As the Supreme Court considers the merits of adopting or banning same-sex marriage, many politicians are voicing their support for changing the law.

But just as smart shoppers know to look beyond an advertisement to read the fine print, Americans should look beyond the surface issues to the surprising details no one is discussing.


Here is the way same-sex marriage is “advertised” today:

1. Legalizing same-sex marriage will allow gay and lesbian couples to have the same hospital visitation rights, etc. as other married couples.

2. Legalizing same-sex marriage will put an end to discrimination by affording gay and lesbian couples the same rights as heterosexual couples.

3. Same-sex marriage won’t affect other types of marriages.

What’s the big deal, right?


Here is the fine print below the advertisement, just a few of the implications of legally redefining marriage.

1. When it comes to the family, there is no qualifiable difference between a mom and a dad.

Supporting same-sex marriage is saying the law of the land should reflect the fact that two dads are just as good for kids as a dad and mom. Gender plays no role in parenting. No civil institution should reinforce the idea that men and women bring different gifts and skills to parenting. No civil institution should uphold the notion that boys and girls benefit from fathers and mothers in different ways.

(Think this is a stretch? Consider the outcry towards outspoken homosexual actor, Rupert Everett, when he publicly agreed with his mother that children need a mom and dad.)

2. Marriage will be based on the intensity of a couple’s emotional bond.

Historically, marriage has been envisioned as a physical and emotional bond designed for procreation and family life. Laws have regulated marriage differently than other friendships and relationships because society has recognized and sought to preserve the notion of an institution that points beyond the partners to the responsibility of raising children.

Supporting same-sex marriage means redefining marriage as something no longer comprehensive (directed toward procreation and family life), but primarily emotional in nature. It’s about the romantic feelings of the partners, not the exclusive fidelity of a man and woman who agree to constitute and nurture a family.

The case can be made that gays and lesbians want permanence as well as emotional union, and the push for same-sex marriage shows they are willing to go to great lengths to manufacture a sort of permanence in order to sustain the emotional bond.

Still, once marriage is totally separated from reproduction, it will likely become as inconsistent as our emotional whims. If marriage is based on something other than complementarity, why should it be exclusive? Why permanent? Why should the government be involved at all?

3. Disagreeing with same-sex marriage is a sign of bigotry and should not be tolerated.

Supporting same-sex marriage is saying the law should enforce a new “norm” on how marriage is defined. The law should lead society to adopt this new norm and question anyone who opposes it.

In light of the new definition of marriage enshrined in law, those who believe marriage is for a man and woman, with an eye toward reproduction and the establishment of family, will be marginalized as intolerant and narrow-minded, subject to the same treatment we reserve for racists and bigots.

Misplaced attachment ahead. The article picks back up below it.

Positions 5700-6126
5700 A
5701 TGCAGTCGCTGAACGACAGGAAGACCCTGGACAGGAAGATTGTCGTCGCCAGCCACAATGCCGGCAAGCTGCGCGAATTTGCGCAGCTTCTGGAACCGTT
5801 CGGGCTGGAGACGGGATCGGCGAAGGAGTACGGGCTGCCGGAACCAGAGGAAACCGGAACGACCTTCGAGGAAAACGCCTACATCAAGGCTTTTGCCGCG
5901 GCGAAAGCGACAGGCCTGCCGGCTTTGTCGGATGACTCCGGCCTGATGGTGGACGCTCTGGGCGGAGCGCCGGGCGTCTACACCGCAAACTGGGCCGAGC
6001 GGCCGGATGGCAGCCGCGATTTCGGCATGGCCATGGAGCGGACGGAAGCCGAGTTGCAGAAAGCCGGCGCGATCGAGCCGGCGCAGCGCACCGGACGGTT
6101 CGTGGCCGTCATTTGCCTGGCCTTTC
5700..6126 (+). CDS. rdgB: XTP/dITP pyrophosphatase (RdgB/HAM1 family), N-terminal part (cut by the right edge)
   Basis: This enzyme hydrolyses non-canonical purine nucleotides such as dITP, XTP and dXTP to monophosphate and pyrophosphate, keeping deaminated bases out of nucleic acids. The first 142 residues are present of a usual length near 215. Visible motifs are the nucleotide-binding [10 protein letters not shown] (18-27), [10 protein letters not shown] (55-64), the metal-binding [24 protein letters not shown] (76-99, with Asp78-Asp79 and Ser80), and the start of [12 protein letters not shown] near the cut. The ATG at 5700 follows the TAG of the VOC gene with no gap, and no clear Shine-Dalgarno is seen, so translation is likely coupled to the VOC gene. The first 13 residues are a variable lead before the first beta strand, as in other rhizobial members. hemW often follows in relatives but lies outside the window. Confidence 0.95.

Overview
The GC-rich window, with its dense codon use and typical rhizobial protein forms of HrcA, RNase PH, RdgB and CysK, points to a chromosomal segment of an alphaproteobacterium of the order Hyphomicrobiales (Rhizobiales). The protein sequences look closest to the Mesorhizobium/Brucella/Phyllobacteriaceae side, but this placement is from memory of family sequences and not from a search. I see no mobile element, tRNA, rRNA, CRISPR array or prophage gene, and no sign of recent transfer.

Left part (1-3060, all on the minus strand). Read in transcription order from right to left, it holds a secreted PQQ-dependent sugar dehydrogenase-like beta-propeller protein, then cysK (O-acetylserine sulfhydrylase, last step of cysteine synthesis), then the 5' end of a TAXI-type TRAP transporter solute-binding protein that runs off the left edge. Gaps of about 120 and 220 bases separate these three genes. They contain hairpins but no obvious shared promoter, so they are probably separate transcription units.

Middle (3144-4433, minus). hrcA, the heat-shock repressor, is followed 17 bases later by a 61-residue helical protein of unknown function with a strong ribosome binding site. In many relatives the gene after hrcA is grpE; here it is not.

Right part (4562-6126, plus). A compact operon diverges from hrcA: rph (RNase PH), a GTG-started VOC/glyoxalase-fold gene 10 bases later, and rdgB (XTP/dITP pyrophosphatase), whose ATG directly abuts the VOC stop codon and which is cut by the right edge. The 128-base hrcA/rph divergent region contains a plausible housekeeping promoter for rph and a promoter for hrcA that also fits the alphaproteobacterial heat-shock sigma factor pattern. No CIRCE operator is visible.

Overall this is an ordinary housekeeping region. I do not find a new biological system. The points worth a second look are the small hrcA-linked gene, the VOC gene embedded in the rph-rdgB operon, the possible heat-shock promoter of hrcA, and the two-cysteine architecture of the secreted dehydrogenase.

(You don’t have to be a prophet to see this on the horizon. Examples: here’s a wedding vendor who closed his business; here are the adoption agencies that have shut down rather than violate religious conscience.)

4. Same-sex marriage will be taught as normal in all public schools. What is legalized is normalized.

Shortly after same-sex marriage was legalized in Massachusetts, a second-grade teacher read students “King and King” – a story about a prince who chooses another prince for a husband. Concerned parents spoke out. The courts ruled against them. And why not? “Two husbands” is the law of the land there.

Supporting same-sex marriage means doing away with the idea of having a “norm” that leads to social stability. It is not extending marriage to some people; it is changing the definition of marriage for all people.

5. Legalizing same-sex marriage will lead to the legalization of “marriage” in other cases.

If marriage is a contract based primarily on romantic feelings, why should the state discriminate against brothers and sisters who wish to marry? If a bisexual insists on the need for both a male and a female spouse in order to be satisfied, why should the law discriminate in favor of couples instead of threesomes?

(Think this is far-fetched? Brazil already has a case on the books: a civil union for a trio. The notary cited the changing definition of marriage and family as justification. This columnist from the UK agrees. Why resist?)

Those in favor of same-sex marriage say traditional marriage laws are discriminatory. If we apply the same standard across the board, we must admit same-sex marriage is discriminatory too. Any law that regulates marriage establishes limits. Discussing marriage laws should prompt us to ask the question no one is asking: just what is marriage anyway? 


Considering the current flow of our society, the legalization of same-sex marriage seems inevitable.

Those of us who continue to advocate for the traditional definition of marriage are painted as mean-spirited and regressive. Still, informed citizens ought to consider the implications of overhauling one definition of marriage and replacing it with another.


Recommended Reading: What Is Marriage? by Sherif Girgis, Ryan T. Anderson, and Robert George